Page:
Photo Right: Peel Wood Fired Pizza integrated adjustable, zoned lighting to create the ideal ambiance for guests at all times.   

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Ergonomic Furniture. Comfort in any space is key to optimal productivity and mood. Hand in hand with Active Furnishings, adjustable furniture can improve short-term and long-term health by encouraging movement throughout the day. “Adjustable furniture is more than height adjustable surfaces. Monitor arms, keyboard trays and ergonomic seating that adjust to the user’s ideal height can improve posture and minimize chronic health conditions related to the workplace,” says Jenny.

Photo Right: Height adjustable desks and ergonomic task seating allow employees at Jones Lang LaSalle the option of movement, increasing productivity. 

Green Space. Research has shown that exposure to nature can support mental health and provide psychological benefits, a challenge when many of us can spend as much as 90% of our time indoors. Integrating green spaces inside and outside can improve the connection with nature, even with limitations. “Simply introducing plants or integrating a water feature can promote better recovery from job stress and illness and even decrease absenteeism. Utilizing native plants in an outdoor common space is another way occupants can enjoy biophilic benefits with minimal commitment and cost,” says Jenny.

Photo Right: Gray incorporated a moss wall at the Element Hotel @ Richardson, TX, to create a nature-influenced environment.

Benefits of WELL-Focused Design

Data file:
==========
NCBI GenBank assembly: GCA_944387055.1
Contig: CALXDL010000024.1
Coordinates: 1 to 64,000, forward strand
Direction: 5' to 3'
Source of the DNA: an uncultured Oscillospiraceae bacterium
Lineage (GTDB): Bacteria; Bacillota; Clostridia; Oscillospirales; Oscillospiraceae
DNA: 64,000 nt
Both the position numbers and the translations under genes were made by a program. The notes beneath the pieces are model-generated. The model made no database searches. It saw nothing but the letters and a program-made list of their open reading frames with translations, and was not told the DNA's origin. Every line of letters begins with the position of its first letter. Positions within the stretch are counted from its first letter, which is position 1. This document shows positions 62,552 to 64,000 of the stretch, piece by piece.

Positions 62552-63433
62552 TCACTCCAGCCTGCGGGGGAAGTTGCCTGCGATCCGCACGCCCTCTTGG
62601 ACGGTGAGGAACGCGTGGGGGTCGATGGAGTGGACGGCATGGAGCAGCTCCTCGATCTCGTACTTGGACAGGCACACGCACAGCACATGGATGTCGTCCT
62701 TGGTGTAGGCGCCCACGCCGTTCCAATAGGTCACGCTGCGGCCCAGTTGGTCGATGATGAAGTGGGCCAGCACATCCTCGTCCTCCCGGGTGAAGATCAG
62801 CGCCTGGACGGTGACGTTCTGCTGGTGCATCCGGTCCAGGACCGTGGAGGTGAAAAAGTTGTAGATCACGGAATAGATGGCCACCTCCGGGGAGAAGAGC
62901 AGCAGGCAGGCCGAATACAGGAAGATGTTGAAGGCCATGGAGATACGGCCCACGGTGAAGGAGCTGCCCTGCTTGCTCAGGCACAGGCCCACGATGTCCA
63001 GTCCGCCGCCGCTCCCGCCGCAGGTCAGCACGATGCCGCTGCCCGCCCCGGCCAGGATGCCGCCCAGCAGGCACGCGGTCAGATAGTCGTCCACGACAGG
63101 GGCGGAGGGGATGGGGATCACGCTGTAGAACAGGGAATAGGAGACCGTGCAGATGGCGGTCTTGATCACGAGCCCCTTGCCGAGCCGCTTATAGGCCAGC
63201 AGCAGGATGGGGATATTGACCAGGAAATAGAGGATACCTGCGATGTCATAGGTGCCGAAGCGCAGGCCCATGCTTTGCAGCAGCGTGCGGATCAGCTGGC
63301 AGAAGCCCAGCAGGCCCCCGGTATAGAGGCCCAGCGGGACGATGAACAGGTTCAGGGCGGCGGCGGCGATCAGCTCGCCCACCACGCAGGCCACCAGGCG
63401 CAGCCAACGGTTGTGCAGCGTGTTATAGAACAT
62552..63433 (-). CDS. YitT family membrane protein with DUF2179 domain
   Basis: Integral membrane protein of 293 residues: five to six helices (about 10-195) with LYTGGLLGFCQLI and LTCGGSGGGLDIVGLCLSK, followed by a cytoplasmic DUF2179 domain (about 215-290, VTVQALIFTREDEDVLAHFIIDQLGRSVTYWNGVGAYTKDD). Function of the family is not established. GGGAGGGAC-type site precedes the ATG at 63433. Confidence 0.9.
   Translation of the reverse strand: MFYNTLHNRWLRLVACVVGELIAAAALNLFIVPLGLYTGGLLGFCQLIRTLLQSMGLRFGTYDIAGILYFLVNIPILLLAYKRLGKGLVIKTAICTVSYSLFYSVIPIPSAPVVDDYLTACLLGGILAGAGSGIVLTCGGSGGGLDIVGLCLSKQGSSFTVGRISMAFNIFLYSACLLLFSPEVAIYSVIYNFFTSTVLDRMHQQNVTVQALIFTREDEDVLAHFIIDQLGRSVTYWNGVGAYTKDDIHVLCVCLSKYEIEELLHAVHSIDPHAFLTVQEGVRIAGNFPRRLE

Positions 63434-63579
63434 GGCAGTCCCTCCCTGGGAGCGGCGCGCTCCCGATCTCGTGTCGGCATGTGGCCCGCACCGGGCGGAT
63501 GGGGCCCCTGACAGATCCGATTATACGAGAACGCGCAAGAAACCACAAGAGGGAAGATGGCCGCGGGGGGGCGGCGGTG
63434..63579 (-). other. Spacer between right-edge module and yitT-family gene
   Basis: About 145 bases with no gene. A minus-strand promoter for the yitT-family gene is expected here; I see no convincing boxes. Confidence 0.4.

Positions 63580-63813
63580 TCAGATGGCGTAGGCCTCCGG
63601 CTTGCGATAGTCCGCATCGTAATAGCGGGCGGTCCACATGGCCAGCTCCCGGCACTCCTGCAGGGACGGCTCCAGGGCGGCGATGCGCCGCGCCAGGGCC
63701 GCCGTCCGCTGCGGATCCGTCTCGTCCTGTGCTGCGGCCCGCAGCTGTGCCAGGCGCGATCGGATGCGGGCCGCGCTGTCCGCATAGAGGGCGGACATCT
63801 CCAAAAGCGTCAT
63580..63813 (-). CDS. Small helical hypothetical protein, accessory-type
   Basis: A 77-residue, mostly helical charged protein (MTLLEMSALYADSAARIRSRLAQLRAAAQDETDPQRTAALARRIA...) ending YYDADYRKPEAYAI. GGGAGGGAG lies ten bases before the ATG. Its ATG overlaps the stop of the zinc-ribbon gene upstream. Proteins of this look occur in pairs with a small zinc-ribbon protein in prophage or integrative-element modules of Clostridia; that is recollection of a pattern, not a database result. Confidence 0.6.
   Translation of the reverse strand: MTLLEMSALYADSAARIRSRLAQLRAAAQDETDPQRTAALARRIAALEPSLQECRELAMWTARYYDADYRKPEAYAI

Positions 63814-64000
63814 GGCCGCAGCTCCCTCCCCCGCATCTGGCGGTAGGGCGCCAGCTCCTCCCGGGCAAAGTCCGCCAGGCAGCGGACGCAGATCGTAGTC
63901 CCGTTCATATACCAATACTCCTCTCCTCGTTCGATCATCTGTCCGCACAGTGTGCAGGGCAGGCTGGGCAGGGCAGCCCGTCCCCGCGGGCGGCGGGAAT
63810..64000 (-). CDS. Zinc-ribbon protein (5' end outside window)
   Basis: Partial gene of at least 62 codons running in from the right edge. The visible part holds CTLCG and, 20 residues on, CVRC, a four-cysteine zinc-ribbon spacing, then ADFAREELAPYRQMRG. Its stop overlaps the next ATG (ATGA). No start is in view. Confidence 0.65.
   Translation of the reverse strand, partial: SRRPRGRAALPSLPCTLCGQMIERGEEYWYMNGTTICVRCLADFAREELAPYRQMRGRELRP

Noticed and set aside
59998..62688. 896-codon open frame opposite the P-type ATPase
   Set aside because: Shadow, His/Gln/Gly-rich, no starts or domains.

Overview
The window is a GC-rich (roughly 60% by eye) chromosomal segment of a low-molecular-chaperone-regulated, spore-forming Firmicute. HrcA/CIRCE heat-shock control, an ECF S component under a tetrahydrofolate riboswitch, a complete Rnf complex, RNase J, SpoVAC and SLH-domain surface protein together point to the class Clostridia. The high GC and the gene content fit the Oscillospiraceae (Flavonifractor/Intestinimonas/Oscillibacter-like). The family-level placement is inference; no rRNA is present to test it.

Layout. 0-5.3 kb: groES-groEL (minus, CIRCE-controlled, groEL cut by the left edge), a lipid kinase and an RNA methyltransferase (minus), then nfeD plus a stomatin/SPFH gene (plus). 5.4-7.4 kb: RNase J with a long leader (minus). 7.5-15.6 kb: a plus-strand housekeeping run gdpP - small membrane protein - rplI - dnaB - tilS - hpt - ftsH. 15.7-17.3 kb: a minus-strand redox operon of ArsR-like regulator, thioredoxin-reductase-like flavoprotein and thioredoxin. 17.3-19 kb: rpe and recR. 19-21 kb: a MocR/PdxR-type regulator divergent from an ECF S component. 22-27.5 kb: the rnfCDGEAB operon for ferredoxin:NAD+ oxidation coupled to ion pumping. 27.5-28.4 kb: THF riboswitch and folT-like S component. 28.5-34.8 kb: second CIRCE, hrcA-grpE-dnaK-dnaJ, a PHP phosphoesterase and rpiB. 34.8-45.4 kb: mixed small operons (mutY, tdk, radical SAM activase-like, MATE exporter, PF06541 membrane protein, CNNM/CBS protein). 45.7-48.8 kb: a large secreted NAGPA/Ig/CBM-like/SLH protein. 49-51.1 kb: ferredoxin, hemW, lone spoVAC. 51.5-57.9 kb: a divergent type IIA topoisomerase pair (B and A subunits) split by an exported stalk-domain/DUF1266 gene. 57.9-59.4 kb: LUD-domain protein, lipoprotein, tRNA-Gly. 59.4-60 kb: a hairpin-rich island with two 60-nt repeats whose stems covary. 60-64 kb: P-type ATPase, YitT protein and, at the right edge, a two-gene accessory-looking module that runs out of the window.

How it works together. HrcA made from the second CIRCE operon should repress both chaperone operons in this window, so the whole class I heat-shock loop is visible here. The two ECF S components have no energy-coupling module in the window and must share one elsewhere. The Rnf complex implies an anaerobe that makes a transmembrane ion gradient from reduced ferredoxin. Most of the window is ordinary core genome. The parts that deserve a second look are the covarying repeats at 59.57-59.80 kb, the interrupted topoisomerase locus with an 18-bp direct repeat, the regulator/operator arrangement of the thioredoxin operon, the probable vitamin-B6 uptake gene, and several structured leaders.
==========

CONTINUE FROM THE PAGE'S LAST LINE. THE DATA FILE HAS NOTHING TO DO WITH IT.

One of the biggest challenges of WELL components is educating the public on its many benefits. “The cost of implementing all aspects of WELL design to receive certification can be overwhelming to many building owners,” says Jenny. “But when you look at the health benefits, such as reduced sick time and employee turnover, the cost becomes more justified,” says Jenny. “It will come as little surprise that many employees are reluctant to return to an uncomfortable work environment that can feel unhealthy, particularly after the pandemic.”

Another benefit of WELL-focused design? Its ability to work harmoniously with other green building initiatives. “There is significant overlap between the WELL Building Standard and LEED®, creating opportunities for environmental sustainability and occupant wellbeing,” says Jenny.

Understanding the many benefits of the WELL Building Standard, Jenny has high hopes for a healthier, happier future for the built environment. “I would love to see WELL practices become more mainstream. Good design should always have the client’s and occupant’s best interests in mind. In a perfect world, we would no longer have to convince anyone of the benefits of a healthier environment; it would simply be the standard.”

Jenny Johnson Team Interior Designer

Jenny Johnson is an interior designer, senior project manager and a WELL Accredited Professional, which designates expertise in the WELL Building Standard that prioritizes a commitment to advancing human health and wellness in buildings and communities.